and the Rostov’s orphaned cousin Sonja, who loves only Nicholas and has to suffer a lot for it. She prays vehemently for Prince Andrei’s recovery, because, according to Russian Orthodox law, siblings may not marry into the same family. So if Andrei lives, Maria can’t marry Nikolai, leaving him free for her.
The Kuragins: What family they are!
Prince Vasili – a ruthless wheeler and dealer with an eye on every chance for him and his family. Verily he is a nasty piece of work!
His three children: the beautiful, amoral and sexually alluring Hélène; there are whispers about that she and her brother Anatole are lovers! She, however, with her magnificent beauty, entrances everyone, especially Pierre, who knows it’s the wrong thing to do. But the poor lad is but putty in the hands of Prince Vasili, who thwarted in his first attempt on Pierre’s inheritance, gets his daughter married to it. And Hélène certainly spices up the pages with her various pecadillos & loves! She dies in mysterious circumstances (another whisper of an abortion), fortunately, paving the way for Pierre to marry Natasha
Anatole, dashingly handsome and as amoral as his sister (you know what the whispers are), who cares nothing for the reputation of others, but is completely self absorbed and self involved. Although secretly married (because being married SO limits one!) tries to elope with Natasha shattering her reputation! He meets a perfectly dreadful end at the Battle of Borodino!
And their incredibly thick and rather ugly brother Hippolyte, who creates much humour in that he always says the wrong thing at the wrong time.
the impoverished Princess Anna Drubestkaya. A desperately devoted mother. All she can give to her beloved son, is her name, which still has sway in high places. Thanks to her machinations against Prince Vasili, Pierre inherits his fortune and, she hope, helps to secure Boris’ way forward. Boris (who once loved Natasha), joins the army and his ambition to succeed tramples friendship and love alike.
Vasily Denisov: a captain in the Russian army who befriends Nicholas Rostov and proposes to Natasha (she is a popular girl). He’s a delightful character with a charming lisp who comes back from the brink of despair to harry the retreating French army in the cunning guerilla raids.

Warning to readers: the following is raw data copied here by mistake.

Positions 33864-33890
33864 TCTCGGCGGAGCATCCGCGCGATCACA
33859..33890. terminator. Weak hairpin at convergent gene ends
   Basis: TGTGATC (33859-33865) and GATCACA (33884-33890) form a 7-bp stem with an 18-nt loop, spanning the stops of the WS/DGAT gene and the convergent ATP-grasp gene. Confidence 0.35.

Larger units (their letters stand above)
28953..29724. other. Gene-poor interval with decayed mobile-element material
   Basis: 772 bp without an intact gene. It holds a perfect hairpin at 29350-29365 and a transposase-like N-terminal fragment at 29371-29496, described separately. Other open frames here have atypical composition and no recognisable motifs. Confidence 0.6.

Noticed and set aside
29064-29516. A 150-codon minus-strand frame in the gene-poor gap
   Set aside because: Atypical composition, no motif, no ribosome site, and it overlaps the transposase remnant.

Fyodor Dolokhov – a cold, heartless man, who is also brave and his own man in the very stratified society in which he moves, a complex and strangely compelling man. Dolokhov is soldier in the Russian army, who takes malicious delight in financially ruining Nikolai Rostov in a game of cards.
Platon Krataev – the good Russian peasant. He’s simple, cheerful, resourceful and pragmaticl and fatalistic, with wise homespun advice on every topic. He is Russia. Pierre meets up with him while they are interned in a French prisoner of war camp after the fall of Moscow and Krataev becomes, along with the prison camp experience, the turning point for Pierre.
Prince Mikhail Kutuzov :– the Commander in Chief of the Russian army in the 1812 campaign and a wise old military campaigner. A man who has seen it all, and tried as far as he could to keep his hotheaded soldiers alive while still meeting the demands and directives of the Supreme Command – the Tsar and his psychophants.
Tzar Alexander I :– well he did nothing for me! What a damp squid and the adulation and reverence he inspired, it’s quite incomprehensible! The scene where he throws biscuits to the crowds in the square was just OUT THERE!
Napoleon: Tolstoy is hard on all the military elite, and Napoleon is given no quarter! But it is fascinating reading the descriptions of life in camp and his battle preparations and Toltosy’s philosophy about war in general and men in particular.
It’s got EVERYTHING! It’s an incredibly racy book. Those publicists of old, knew how to keep their readers hooked. War & Peace was serialized when it first came out. Imagine … waiting with baited breath for the next nail-biting installment.
This is better than ANY plot devised by our TV series writers. In fact, they should read W&P to get some tips.
It’s utterly gripping: there is scandal (lots of), intrigue, sex!, love – so much love! It graphically recounts the tragedy of war, the waste of life and the battles torn out in the fields and towns of Eastern Europe & Russia. The novel depicts the poignancy and frailty of life. There is humour and ordinary every-day living in all it’s normalcy and minuteness. He paints the glories of nature and her implacability too. He warns of the precariousness of wealth, the transitory nature of titles and dues. He makes fascinating insights into well-known historical figures and yet it’s a book also for the unsung and the masses, you live completely in that world he creates.
I know you aren’t going to read it, but it is ABSOLUTELY worth it! And I’ve only SCRATCHED the surface of it’s complexities! Apologies for not being able to keep this one short!!
PS: Thank you James Westrip!